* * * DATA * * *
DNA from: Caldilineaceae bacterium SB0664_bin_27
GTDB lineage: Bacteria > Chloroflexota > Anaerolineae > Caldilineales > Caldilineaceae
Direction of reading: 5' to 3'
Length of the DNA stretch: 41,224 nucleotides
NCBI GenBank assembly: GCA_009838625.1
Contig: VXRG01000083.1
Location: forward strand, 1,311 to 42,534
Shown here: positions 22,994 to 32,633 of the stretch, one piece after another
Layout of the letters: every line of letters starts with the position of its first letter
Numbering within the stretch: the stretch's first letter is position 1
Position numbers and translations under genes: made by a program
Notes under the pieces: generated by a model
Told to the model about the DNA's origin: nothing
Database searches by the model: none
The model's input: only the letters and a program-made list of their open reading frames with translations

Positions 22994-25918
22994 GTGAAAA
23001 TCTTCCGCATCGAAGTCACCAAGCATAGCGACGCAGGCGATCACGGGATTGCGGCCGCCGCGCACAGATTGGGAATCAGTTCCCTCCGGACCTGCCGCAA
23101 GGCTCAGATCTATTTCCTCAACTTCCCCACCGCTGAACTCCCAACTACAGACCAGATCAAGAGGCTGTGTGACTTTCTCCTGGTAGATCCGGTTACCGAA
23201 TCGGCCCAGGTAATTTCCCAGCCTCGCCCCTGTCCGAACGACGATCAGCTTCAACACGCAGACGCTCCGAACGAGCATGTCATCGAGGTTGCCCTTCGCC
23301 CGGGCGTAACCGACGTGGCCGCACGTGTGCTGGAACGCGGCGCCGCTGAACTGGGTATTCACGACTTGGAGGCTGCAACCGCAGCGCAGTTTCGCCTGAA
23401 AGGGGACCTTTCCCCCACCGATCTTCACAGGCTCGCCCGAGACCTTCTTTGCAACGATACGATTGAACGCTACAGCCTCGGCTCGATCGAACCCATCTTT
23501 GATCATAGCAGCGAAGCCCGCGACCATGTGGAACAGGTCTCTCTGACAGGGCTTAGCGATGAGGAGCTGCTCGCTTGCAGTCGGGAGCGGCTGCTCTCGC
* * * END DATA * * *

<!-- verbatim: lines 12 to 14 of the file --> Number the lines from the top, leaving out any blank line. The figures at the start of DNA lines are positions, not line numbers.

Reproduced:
Notes under the pieces: generated by a model
Told to the model about the DNA's origin: nothing
Database searches by the model: none